Assistance in Further Improvement of the Election Process in Ukraine: Through voluntary contributions totaling more than $1.2 million, the U.S. worked through the OSCE to help promote free and fair presidential elections in Ukraine at the beginning of FY 2005. The final round of the elections was carried out in a non-partisan and objective manner, resulting in an outcome that ultimately reflected the will of the voters and increased their political participation. Among other things, the OSCE field office in Ukraine provided training for domestic observer groups, journalists and judges, conducted voter awareness campaigns and provided free legal advice to voters, and printed and distributed copies of Ukrainian electoral law and regulations among the judicial, media, and other interested communities. The OSCE also brokered contact between elections officials and local observer groups and coordinated donor activities. In essence, this project helped empower local election observers, journalists, election officials, judges, and the public at-large to pursue a genuine democratic process. It should also be noted that the OSCE field office in Ukraine is building on this project with follow-on activities in FY 2006 aimed at continuing electoral reform and enhancing public participation in decision-making. USG contributions were thus able to support the electoral process in a way that provided the Ukrainian people with a process that they could trust. A major OSCE project in support of free and fair elections was the distribution of computer equipment (1,700 computers, 850 printers, and 29 servers). The computer equipment facilitated contact between registration officials and local observer groups, and assisted donor coordination activities, helping to reduce potential technical assistance overlap and making better use of scarce international donor assistance funds. This project will run through the Ukrainian parliamentary elections in March 2006 and will include a significant electoral reform component focusing on improving voter lists, public participation in decision making processes, public access to information, and civic education.


Regional Democracy and Governance funding supports key metrics that permit USAID, the State Department, Congress, and partners to identify progress towards attaining the President's and Congress's goals in promoting democratic societies. This year, FSA funds supported three important analytical tools: Nations in Transit, which provides an overall evaluation of democratic progress in the each country of the Europe and Eurasia (E&E) region, the NGO Sustainability Index, which looks more in-depth at the progress of civil society sustainability, and the Media Sustainability Index, which measures media sustainability. These tools provided the basic data for USAID's Monitoring Country Progress reporting that is the basis for making country programming and strategy decisions. They are also used extensively by the Coordinator's office and USAID missions to make strategic programming decisions, such as where to focus resources in a particular country to fill gaps shown by the data.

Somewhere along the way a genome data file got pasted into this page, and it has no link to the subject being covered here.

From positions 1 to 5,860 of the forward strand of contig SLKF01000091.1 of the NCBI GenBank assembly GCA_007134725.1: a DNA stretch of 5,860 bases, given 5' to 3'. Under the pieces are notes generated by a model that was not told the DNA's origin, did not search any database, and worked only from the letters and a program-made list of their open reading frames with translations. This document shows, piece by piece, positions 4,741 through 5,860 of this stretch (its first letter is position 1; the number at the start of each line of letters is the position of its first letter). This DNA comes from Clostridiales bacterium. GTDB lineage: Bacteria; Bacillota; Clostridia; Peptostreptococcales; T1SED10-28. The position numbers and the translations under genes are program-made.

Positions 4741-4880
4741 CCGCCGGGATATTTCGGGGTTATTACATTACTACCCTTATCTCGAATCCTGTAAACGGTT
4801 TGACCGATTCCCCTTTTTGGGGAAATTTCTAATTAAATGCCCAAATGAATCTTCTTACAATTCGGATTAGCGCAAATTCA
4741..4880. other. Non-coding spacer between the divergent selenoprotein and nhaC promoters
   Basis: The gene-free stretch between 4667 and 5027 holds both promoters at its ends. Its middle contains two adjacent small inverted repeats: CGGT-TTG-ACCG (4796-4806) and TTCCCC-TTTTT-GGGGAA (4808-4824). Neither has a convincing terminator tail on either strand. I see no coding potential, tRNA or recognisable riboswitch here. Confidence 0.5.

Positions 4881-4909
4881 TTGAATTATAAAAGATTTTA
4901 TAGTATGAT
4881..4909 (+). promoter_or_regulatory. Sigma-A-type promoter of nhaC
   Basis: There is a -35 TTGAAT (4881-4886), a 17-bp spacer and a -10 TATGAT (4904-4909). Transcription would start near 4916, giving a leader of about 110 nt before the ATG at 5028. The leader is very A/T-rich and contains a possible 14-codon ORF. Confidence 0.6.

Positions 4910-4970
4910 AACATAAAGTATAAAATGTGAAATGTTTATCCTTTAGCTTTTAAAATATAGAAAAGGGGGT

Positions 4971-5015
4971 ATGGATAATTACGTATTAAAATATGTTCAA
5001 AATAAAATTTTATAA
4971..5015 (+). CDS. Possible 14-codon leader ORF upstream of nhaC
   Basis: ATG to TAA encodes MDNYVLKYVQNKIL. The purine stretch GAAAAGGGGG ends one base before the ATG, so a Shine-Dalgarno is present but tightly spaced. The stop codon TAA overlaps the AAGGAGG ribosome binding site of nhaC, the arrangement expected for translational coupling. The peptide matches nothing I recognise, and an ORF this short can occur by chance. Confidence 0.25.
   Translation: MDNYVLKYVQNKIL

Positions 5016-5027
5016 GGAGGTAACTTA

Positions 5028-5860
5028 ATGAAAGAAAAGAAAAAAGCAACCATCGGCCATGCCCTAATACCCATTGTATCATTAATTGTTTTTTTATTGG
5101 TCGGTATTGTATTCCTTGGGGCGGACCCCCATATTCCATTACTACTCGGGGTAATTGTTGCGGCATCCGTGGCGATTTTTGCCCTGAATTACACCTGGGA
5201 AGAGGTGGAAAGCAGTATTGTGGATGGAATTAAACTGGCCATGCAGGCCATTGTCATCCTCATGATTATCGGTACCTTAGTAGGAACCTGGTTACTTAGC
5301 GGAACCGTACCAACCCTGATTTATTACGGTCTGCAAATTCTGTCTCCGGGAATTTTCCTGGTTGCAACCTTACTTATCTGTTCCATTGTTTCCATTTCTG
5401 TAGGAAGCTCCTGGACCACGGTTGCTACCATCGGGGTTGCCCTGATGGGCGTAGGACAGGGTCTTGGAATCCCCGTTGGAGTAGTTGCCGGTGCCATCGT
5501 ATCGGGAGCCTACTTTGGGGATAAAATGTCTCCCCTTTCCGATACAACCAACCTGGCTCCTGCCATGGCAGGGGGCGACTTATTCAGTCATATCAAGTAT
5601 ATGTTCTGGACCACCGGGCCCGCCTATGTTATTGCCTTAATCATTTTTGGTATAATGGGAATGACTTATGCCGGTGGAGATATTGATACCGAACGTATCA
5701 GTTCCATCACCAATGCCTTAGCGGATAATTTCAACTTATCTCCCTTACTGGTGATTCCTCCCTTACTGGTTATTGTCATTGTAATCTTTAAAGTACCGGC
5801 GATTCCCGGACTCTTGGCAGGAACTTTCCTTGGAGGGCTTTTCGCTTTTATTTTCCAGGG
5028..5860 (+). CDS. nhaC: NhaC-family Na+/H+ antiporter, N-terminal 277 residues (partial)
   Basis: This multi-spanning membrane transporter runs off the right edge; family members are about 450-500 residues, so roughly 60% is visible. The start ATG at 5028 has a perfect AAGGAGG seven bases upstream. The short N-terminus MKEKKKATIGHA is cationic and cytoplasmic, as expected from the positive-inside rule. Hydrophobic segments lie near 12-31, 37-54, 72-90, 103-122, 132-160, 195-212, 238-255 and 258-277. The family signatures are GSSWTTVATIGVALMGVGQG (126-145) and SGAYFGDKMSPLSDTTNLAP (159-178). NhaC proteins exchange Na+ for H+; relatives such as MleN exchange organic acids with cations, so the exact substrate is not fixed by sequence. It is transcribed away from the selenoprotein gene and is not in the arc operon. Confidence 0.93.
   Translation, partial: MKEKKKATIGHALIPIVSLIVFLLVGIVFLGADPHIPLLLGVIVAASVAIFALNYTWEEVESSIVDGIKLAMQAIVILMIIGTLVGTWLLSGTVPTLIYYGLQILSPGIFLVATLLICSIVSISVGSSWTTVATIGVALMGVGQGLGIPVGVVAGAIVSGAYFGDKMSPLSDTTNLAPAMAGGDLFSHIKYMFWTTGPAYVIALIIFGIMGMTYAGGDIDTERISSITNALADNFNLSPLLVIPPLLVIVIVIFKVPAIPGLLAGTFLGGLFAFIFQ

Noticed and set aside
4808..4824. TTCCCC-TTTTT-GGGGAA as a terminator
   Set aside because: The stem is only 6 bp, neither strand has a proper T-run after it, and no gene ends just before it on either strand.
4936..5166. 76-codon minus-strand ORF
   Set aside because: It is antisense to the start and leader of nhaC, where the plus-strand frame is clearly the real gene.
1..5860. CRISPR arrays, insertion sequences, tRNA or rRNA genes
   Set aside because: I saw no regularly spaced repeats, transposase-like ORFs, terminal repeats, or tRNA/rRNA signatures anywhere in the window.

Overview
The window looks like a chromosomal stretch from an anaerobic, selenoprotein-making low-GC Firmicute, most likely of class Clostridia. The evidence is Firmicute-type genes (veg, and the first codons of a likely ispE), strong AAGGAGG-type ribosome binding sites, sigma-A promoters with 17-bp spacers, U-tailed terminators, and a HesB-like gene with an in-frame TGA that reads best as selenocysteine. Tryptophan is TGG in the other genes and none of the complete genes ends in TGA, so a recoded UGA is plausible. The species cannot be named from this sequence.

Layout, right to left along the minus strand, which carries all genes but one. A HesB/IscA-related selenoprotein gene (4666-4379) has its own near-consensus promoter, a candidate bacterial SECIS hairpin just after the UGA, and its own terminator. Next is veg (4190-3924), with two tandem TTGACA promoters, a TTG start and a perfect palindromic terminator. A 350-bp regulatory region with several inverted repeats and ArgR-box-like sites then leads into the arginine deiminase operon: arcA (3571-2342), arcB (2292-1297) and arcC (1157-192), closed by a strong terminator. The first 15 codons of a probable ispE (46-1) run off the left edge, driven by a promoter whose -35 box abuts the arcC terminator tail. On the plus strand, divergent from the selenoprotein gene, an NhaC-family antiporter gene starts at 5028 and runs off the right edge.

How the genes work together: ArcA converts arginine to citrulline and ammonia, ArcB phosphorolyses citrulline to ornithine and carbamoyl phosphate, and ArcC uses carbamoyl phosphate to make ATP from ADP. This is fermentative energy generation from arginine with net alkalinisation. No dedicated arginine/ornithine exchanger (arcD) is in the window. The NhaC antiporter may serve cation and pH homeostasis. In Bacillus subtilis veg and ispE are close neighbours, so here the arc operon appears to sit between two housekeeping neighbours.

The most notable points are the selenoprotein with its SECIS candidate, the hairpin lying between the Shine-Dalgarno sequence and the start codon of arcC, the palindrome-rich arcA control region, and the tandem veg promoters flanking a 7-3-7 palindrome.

Nations in Transit (NIT), produced by Freedom House, is an annual progress report on the status of democratic reforms in 27 E&E countries. USAID, the State Department, the Millennium Challenge Corporation, and other U.S. Government entities regularly use NIT measures as indicators to monitor country progress. NIT was used as the principal benchmarking instrument for determining phase-out dates for democracy assistance in the region. Freedom House published the ninth edition of NIT in 2005. In the past year, at the request of USAID, Freedom House added a distinct local governance score and sub-section to its country narratives. Interest and demand in NIT continues to grow, both in the U.S. and in E&E. Both governmental and non-governmental leaders from the E&E region have requested information about NIT's findings, as well as recommendations on changes needed to improve their scores.

The NGO Sustainability Index (NGOSI) is a comprehensive and comparative research tool that tracks the strength and viability of NGOs in the Europe and Eurasia region. The Index measures seven different dimensions of NGO sustainability, including legal environment, organizational capacity, advocacy, financial viability, service provision, infrastructure, and public image. The Index provides a wide-ranging and in-depth analysis of the NGO sector in each E&E country, and it is used by both Embassies and USAID missions for strategic planning and performance monitoring purposes. Unlike Nations in Transit, the Index focuses on the sustainability of the sector and can thus be used for country-specific program design, to cover gaps in sustainability. Because it has provided analysis for nearly a decade (2005 will be its 9th year), it is an unparalleled source for information on NGO trends in E&E. The 2004 Index (published in 2005) included three analytical papers, including a report on Lessons Learned in NGO Financial Viability.